MAGs must be waived indefinitely, says iS Duty Free

By Andrew Pentol |

International Shoppes still plans to celebrate its 70th anniversary next spring despite the continuing impact of the Covid-19 pandemic.

US travel retailer International Shoppes has called for minimum concession fees (minimum annual guarantees — MAGs) to be waived indefinitely due to the impact of the coronavirus (Covid-19) pandemic on business.

Speaking during a recent webinar hosted by the International Association of Airport Duty Free Shops, International Shoppes Vice President Matthew Greenbaum stated MAGs have been waived at most US airports.

He said: “In the places we operate, those concession fees have been waived at least through the end of this year. We would like to see those commitments for abatement of rent put out indefinitely.

“It’s hard to operate in an environment where we don’t know if the airport is planning on instituting minimum based rents. Those numbers are very dear and would really change the way we can operate.”

Greenbaum, who was the subject of a TRBusiness ‘Adapt & Survive video interview, is adamant the airport concession model must change to address MAG obligations. “Language will be needed so we can be flexible if and when the next event [of this magnitude] happens. For us, when the crisis started, we were just not sure what our obligations would be moving forward.”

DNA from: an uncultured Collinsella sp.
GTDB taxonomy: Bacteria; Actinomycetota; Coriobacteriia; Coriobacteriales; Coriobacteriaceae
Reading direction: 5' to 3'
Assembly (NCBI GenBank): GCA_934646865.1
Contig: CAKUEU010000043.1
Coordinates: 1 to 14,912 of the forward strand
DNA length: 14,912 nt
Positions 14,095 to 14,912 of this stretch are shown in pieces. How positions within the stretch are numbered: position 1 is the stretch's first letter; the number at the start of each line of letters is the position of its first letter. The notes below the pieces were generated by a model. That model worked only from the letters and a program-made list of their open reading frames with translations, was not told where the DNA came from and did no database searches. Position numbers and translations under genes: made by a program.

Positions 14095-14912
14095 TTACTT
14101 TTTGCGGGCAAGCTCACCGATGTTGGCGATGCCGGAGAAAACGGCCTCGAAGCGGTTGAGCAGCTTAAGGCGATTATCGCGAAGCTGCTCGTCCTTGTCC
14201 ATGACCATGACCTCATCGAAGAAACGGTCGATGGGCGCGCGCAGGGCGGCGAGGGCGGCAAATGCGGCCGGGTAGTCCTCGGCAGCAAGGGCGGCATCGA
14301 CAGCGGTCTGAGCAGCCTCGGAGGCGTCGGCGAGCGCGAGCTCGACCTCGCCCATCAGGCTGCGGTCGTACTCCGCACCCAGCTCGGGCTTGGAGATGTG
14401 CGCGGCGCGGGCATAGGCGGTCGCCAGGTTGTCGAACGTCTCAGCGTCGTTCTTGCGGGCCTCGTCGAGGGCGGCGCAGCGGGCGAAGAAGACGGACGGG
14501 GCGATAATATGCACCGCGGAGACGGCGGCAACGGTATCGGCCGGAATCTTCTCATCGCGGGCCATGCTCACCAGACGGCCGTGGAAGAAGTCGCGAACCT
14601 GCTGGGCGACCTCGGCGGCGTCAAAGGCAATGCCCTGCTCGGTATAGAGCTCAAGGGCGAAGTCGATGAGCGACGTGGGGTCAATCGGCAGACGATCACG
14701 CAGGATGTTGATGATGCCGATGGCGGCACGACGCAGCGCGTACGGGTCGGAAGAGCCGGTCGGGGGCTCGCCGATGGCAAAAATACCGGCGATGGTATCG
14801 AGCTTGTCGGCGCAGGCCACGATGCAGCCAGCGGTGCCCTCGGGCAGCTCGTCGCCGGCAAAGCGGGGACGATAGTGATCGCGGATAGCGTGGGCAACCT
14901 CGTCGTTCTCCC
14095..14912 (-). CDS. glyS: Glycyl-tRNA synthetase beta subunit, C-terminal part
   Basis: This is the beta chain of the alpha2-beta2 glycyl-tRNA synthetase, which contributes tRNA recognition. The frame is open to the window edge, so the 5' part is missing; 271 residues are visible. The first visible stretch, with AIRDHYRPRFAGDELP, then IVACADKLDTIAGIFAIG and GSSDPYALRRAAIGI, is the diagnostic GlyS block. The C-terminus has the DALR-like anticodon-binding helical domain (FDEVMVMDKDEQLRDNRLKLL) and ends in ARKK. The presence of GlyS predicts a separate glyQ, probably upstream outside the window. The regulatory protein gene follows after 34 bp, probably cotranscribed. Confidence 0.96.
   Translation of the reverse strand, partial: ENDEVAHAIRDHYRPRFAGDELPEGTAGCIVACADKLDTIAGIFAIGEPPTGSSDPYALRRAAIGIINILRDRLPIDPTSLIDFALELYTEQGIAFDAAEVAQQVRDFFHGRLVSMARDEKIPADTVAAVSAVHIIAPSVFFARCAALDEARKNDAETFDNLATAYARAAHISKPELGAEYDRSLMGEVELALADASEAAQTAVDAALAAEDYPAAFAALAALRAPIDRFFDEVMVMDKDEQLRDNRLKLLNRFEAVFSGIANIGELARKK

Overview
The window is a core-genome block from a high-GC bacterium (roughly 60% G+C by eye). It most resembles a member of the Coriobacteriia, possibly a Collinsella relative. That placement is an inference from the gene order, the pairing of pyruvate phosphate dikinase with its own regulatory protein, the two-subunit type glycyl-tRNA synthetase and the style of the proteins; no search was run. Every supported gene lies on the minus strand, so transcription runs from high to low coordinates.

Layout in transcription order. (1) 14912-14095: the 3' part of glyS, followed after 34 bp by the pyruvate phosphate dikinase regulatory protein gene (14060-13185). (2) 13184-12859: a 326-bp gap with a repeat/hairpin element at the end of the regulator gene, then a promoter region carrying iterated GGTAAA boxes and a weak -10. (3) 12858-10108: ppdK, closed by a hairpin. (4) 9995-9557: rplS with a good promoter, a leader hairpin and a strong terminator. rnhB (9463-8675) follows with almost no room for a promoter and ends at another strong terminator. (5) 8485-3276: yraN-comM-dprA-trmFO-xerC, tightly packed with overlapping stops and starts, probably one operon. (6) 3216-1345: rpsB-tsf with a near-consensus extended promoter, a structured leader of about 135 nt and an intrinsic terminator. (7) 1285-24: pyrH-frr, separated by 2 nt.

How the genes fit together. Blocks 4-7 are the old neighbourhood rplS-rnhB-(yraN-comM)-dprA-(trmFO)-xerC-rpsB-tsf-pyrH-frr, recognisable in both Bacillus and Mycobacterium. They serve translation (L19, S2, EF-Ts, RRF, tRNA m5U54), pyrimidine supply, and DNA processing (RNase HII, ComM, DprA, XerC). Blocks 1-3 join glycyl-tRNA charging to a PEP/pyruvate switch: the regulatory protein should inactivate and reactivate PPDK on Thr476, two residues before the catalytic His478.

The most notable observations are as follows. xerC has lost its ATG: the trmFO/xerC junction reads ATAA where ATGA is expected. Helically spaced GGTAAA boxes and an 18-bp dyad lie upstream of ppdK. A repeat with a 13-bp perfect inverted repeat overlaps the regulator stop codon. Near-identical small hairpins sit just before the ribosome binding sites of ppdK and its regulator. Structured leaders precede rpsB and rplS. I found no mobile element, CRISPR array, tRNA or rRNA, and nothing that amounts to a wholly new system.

Outlining the impact of the pandemic on International Shoppes, which will celebrate its 70th anniversary in spring 2021, Greenbaum said: “Most stores we had were closed initially for some period of time. Most, however, returned to service by the summer.

“Our airport operations have been impacted differently. The recovery in each location is very different. This is even true in the different terminals at the same airport.”

He added: “At New York John F Kennedy International Airport, where we operate in terminals one, five and eight, the story in one terminal is different from another. It has been interesting to observe.”

The support of most airport landlords in terms of rent and operating hours, has enabled International Shoppes to be flexible on operating hours. “We have come up with some innovative staffing plans to ensure no resources are wasted and that we can continue servicing all international flights.

“Early on in the pandemic, I remember there were certain locations that we would open in the morning, close for a few hours and then re-open later in the day.

“We would also close some stores on certain days if there was no business. We were really hustling just to keep costs down and ensure we service every opportunity.”

Most International Shoppes stores were closed for a period of time but operational again by the summer.

While the expansion of the retailer’s e-commerce platform has yielded ‘encouraging’ results, the in-store experience remains the key focus. “We have expanded our e-commerce platform quite a bit. International Shoppes already had quite a robust pre-order service, but we have put more resources into this and brought more suppliers to be featured on there.